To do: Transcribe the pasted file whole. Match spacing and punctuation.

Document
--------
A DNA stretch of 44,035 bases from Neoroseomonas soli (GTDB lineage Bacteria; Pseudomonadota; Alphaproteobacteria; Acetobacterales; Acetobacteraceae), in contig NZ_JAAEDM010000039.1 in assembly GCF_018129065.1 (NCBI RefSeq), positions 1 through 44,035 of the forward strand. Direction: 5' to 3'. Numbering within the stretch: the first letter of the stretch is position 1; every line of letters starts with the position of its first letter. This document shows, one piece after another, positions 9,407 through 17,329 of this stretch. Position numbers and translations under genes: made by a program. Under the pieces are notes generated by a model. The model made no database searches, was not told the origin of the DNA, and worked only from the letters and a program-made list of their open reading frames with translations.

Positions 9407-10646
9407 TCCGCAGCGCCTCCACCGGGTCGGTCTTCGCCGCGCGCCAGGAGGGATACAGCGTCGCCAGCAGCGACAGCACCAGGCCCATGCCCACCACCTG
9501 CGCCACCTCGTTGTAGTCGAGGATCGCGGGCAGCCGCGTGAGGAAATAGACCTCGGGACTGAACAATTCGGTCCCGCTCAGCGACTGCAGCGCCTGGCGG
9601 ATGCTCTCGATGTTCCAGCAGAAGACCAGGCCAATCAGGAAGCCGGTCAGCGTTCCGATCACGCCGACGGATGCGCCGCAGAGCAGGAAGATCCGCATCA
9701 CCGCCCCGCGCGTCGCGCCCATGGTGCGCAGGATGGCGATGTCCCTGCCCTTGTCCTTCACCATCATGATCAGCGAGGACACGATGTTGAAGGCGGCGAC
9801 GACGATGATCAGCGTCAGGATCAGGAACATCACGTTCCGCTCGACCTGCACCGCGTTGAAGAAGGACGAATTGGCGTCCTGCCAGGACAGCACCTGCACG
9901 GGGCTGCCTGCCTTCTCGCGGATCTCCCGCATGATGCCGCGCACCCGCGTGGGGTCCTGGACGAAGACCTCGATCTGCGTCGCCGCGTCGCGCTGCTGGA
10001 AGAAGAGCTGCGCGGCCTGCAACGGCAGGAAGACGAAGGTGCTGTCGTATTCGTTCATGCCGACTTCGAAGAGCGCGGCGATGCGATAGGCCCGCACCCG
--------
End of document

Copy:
A DNA stretch of 44,035 bases from Neoroseomonas soli (GTDB lineage Bacteria; Pseudomonadota; Alphaproteobacteria; Acetobacterales; Acetobacteraceae), in contig NZ_JAAEDM010000039.1 in assembly GCF_018129065.1 (NCBI RefSeq), positions 1 through 44,035 of the forward strand. Direction: 5' to 3'. Numbering within the stretch: the first letter of the stretch is position 1; every line of letters starts with the position of its first letter. This document shows, one piece after another, positions 9,407 through 17,329 of this stretch. Position numbers and translations under genes: made by a program. Under the pieces are notes generated by a model. The model made no database searches, was not told the origin of the DNA, and worked only from the letters and a program-made list of their open reading frames with translations.

Positions 9407-10646
9407 TCCGCAGCGCCTCCACCGGGTCGGTCTTCGCCGCGCGCCAGGAGGGATACAGCGTCGCCAGCAGCGACAGCACCAGGCCCATGCCCACCACCTG
9501 CGCCACCTCGTTGTAGTCGAGGATCGCGGGCAGCCGCGTGAGGAAATAGACCTCGGGACTGAACAATTCGGTCCCGCTCAGCGACTGCAGCGCCTGGCGG
9601 ATGCTCTCGATGTTCCAGCAGAAGACCAGGCCAATCAGGAAGCCGGTCAGCGTTCCGATCACGCCGACGGATGCGCCGCAGAGCAGGAAGATCCGCATCA
9701 CCGCCCCGCGCGTCGCGCCCATGGTGCGCAGGATGGCGATGTCCCTGCCCTTGTCCTTCACCATCATGATCAGCGAGGACACGATGTTGAAGGCGGCGAC
9801 GACGATGATCAGCGTCAGGATCAGGAACATCACGTTCCGCTCGACCTGCACCGCGTTGAAGAAGGACGAATTGGCGTCCTGCCAGGACAGCACCTGCACG
9901 GGGCTGCCTGCCTTCTCGCGGATCTCCCGCATGATGCCGCGCACCCGCGTGGGGTCCTGGACGAAGACCTCGATCTGCGTCGCCGCGTCGCGCTGCTGGA
10001 AGAAGAGCTGCGCGGCCTGCAACGGCAGGAAGACGAAGGTGCTGTCGTATTCGTTCATGCCGACTTCGAAGAGCGCGGCGATGCGATAGGCCCGCACCCG